Olives trees are all over the Sacramento Valley and in the Sierra Foothills. Long before the growing interest in the region to produce award winning olive oil, early farmers and settlers planted mission olives trees on ranches and homesteads. If you know of one of these trees – you are in luck! You can make your own cured olives.
Green or Black?
Walk up to an olive tree and you will see either green olives or black olives. While it may be tempting to think that the black olives are ready to go – not the case. While very ripe (ala black or purple) all olives have a ton of compound called oleuropein and they are stunningly bitter. Whether green or purple/black, the process of curing them takes out the bitterness and then replaces it with a nice salty brine!
Making Green Olives
You can cure olives a number of ways. All require a process of water, salt or sodium hydroxide (lye) to remove the bitter compounds and then replace with a brine. All may look a bit scary at first, but heck this is a pandemic and playing with your food is fun!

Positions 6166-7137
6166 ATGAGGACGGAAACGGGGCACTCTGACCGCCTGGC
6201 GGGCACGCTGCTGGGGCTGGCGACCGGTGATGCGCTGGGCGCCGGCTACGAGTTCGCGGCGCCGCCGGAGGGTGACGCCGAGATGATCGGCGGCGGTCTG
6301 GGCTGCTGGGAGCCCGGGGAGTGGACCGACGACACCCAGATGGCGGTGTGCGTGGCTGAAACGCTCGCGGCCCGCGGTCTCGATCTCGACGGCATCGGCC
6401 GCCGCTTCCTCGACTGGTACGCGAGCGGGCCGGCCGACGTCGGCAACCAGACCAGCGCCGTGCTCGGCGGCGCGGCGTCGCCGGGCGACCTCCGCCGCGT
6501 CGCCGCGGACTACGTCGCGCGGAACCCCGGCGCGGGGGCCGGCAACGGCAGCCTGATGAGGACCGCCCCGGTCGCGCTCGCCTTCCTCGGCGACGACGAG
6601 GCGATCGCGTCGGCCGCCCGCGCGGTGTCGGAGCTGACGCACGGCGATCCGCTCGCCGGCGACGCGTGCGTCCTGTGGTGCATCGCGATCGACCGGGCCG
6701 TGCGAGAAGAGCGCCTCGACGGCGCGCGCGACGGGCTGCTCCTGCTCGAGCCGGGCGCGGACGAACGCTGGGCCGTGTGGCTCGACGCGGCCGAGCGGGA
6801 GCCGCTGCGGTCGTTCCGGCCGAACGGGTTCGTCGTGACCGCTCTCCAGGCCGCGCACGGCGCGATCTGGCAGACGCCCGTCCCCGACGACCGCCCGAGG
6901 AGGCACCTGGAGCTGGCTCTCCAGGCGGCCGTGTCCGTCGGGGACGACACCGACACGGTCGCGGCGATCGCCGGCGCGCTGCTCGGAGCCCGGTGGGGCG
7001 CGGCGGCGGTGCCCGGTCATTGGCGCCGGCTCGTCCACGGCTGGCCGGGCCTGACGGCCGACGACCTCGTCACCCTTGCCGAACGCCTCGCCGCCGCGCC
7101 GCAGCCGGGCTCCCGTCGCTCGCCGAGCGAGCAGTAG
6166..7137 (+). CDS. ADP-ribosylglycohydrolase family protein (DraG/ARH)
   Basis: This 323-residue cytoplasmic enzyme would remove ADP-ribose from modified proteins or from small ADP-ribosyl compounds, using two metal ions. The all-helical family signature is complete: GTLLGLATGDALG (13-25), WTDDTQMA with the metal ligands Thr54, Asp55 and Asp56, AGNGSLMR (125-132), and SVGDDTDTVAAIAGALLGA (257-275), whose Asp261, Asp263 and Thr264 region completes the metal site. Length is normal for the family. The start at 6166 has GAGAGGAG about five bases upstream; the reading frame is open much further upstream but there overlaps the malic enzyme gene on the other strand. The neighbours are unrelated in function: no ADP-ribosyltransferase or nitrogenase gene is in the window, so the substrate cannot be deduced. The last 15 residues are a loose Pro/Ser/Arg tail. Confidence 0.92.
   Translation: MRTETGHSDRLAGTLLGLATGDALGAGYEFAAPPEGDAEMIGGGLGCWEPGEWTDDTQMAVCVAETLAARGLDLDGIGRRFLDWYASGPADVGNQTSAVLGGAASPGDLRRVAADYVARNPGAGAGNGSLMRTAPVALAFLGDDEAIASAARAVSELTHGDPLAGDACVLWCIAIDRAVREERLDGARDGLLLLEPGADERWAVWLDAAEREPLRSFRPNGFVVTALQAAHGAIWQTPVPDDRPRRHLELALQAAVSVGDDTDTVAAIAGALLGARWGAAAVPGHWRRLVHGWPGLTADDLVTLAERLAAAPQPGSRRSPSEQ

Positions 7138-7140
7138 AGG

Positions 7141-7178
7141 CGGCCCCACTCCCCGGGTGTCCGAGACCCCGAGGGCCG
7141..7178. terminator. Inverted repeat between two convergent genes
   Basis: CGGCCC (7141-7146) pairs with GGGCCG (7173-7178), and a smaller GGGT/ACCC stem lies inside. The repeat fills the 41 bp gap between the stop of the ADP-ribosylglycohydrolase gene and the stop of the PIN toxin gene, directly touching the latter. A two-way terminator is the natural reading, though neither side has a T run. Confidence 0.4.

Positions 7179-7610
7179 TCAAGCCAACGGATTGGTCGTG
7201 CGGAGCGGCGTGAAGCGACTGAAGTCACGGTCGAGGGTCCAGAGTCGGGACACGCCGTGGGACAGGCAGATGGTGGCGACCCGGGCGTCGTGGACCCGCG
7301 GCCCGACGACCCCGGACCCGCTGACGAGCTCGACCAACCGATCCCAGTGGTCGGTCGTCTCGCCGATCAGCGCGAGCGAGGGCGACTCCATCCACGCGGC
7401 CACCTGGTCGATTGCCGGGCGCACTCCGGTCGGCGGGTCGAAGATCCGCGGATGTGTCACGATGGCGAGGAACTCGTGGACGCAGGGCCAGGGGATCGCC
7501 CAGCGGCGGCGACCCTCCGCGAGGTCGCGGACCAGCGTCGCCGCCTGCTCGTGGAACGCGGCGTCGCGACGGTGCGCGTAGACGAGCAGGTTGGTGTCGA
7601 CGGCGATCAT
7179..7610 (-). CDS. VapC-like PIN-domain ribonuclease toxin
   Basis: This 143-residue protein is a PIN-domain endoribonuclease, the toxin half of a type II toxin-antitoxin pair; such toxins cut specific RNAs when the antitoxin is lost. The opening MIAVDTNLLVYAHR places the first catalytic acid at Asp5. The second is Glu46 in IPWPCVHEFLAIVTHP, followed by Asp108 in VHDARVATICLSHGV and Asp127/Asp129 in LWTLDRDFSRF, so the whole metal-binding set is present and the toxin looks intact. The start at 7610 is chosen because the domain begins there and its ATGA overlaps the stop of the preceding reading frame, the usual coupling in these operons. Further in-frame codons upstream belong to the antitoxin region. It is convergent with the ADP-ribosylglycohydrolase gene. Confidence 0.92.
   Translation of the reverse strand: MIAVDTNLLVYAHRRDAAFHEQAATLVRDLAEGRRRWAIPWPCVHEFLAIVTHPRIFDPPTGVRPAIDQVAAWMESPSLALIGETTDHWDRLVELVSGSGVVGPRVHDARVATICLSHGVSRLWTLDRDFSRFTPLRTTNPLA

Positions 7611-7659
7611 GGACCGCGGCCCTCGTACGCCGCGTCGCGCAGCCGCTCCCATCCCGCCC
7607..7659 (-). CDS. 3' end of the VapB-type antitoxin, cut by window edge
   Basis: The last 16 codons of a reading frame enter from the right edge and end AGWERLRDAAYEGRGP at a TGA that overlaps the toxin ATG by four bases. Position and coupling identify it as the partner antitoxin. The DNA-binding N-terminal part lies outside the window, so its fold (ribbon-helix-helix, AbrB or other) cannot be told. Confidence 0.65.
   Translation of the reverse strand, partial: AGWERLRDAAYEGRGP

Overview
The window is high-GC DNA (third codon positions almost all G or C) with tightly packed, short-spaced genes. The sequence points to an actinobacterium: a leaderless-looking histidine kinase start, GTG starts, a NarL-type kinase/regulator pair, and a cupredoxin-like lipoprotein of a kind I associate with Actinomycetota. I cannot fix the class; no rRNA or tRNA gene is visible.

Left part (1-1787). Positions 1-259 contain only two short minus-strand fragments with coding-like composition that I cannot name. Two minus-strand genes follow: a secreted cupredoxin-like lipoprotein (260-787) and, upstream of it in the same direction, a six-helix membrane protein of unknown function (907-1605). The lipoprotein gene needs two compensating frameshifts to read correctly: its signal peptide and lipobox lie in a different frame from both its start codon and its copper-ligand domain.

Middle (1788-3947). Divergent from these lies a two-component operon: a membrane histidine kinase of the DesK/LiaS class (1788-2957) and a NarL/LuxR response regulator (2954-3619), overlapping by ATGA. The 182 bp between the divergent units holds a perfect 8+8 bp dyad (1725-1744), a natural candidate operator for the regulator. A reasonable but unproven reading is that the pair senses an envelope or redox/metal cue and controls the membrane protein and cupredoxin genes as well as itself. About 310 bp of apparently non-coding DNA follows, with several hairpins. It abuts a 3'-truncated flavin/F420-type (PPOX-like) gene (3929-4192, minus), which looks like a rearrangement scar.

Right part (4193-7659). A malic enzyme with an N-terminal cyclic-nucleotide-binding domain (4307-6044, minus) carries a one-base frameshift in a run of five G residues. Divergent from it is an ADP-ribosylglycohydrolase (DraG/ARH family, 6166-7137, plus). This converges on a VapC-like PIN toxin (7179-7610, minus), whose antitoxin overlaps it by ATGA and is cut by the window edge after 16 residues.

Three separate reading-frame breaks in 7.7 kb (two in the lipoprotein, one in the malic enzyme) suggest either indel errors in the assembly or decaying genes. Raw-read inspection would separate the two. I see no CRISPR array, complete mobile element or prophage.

I like the lye cured olives since that is how my grandfather used to make them. I will always remember eating them by the handful out of the crock in the garage on cool winter days. You can also cure them with water, salt brine only or even salt the ripe olives and let the moisture be drawn out
The Sacramento Valley’s own very own Hank Shaw has a great piece on lye cured olives at Honest Food.
My personal favorite and everything you want to know about olives and the many ways to cure them is in the great UC publication on curing olives at home.